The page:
>>> http://cr.openjdk.java.net/~brutisso/7102044/webrev.01/
>>>
>>> Sorry for the wide distribution, but the bug is reported on GC, I 
>>> think the actual change (in arrayOop.hpp) is runtime
>>> responsibility and the method that is being changed is used on a few 
>>> occasions in C2. So, I figured I'd like everyone to
>>> know that this is about to go in.
>>>
>>> CR:
>>> 7102044 G1: VM crashes with assert(old_end != new_end) failed: don't 
>>> call this otherwise
>>> http://monaco.sfbay.sun.com/detail.jsf?cr=7102044
>>>
>>> Background
>>> arrayOopDesc::max_array_length() returns the maximum length an array 
>>> can have based on the type of the array elements.
>>> This is passed on through the allcocation path as a word size. When 
>>> we need to expand the heap we have to convert the
>>> word size to a byte size. The problem is that on 32 bit platforms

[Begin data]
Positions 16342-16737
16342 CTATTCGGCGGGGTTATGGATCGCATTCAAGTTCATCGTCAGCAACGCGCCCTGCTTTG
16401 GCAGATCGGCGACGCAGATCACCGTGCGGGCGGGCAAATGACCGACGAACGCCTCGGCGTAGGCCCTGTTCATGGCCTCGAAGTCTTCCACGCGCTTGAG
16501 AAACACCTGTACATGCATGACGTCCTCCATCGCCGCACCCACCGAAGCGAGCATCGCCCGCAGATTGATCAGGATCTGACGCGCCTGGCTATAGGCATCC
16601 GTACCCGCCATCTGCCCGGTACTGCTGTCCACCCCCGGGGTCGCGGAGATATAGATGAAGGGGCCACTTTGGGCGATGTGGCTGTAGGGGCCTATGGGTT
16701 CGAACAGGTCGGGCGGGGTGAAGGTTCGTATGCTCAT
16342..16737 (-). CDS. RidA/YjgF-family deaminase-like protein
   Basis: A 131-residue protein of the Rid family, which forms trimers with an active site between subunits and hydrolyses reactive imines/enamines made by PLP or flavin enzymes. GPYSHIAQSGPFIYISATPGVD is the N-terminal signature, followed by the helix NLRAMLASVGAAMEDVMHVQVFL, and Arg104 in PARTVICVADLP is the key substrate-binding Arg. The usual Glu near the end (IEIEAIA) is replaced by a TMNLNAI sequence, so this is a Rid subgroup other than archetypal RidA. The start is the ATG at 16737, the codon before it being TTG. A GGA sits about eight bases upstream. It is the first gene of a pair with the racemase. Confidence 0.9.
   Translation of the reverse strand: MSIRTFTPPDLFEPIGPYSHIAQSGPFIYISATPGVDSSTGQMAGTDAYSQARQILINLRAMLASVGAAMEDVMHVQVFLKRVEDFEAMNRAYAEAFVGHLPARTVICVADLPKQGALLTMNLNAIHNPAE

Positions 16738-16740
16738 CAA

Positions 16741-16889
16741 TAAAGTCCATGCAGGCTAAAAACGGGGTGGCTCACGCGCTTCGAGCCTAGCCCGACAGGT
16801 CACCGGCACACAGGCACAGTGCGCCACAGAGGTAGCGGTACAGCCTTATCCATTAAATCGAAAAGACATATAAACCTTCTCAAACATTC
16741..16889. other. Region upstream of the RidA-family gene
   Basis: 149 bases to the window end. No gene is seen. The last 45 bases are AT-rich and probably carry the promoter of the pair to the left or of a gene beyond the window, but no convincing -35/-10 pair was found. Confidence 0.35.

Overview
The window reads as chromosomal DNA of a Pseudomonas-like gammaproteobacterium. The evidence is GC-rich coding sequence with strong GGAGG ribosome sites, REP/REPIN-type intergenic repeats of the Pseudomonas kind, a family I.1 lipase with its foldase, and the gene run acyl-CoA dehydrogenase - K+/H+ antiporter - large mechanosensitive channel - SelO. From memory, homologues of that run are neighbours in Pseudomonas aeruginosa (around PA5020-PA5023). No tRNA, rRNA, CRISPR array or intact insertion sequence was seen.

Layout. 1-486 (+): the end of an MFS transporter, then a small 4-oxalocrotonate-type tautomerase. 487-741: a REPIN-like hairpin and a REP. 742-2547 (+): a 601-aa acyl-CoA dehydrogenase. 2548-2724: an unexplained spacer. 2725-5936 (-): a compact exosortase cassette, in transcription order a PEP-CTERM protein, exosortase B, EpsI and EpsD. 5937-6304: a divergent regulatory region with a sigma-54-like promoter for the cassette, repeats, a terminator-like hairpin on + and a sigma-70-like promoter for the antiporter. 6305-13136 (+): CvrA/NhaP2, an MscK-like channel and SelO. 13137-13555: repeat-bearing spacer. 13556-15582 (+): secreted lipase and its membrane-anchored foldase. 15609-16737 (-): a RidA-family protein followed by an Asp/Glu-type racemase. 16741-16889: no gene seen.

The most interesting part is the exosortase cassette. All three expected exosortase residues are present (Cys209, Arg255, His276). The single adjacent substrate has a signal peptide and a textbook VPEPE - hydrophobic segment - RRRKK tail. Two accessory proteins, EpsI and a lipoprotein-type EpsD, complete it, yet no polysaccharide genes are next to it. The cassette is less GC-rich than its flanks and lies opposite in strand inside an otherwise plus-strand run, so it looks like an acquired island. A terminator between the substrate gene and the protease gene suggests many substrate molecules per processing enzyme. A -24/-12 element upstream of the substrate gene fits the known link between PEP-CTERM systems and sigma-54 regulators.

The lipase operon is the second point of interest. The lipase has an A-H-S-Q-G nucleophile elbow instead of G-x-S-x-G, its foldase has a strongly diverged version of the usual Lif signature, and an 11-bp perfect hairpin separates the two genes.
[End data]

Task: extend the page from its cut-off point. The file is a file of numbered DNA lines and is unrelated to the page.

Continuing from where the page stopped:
>>> this conversion may overflow a size_t. Which will
>>> result in that we call expand() with a much smaller size than 
>>> required size or even with a size of 0.
>>>
>>> Here is a small reproducer that will trigger the assert mentioned in 
>>> the CR if we run it with -XX:+UseG1GC:
>>>
>>> public class LargeObj {
>>> public static void main(String[] args) {
>>> int[] a = new int[2147483639];
>>> }
>>> }
>>>
>>> It is not only G1 that has this problem. ParallelGC has the same 
>>> issue, it just doesn't have an assert to detect it. It
>>> can be argued that the GCs should check for overflows, but I think 
>>> that since arrayOopDesc::max_array_length() will
>>> catch the problem earlier and solve it for all GCs this is a better 
>>> place to fix the problem.
>>>
>>> I added some unit tests to test the new implementation. To make sure 
>>> that these tests are run I had to update some more
>>> files. The actual change is in arrayOop.hpp. The rest of the files 
>>> have just been changed to allow the unit tests to run.
>>>
>>> A few questions:
>>>
>>> (1) In arrayOopDesc::max_array_length() I use MIN2 to make sure that 
>>> we don't overflow a size_t. This is only needed on
>>> 32 bit platforms. I prefer this general code compared to #ifndef 
>>> _LP64. Any thoughts?
>>>
>>> (2) I made the unit tests run as JPRT make targets. I guess it can 
>>> also be done as jtreg tests, but that way it would
>>> only be executed for PIT etc. Any thoughts on this?
>>>
>>> Thanks,
>>> Bengt
>



More information about the hotspot-gc-dev mailing list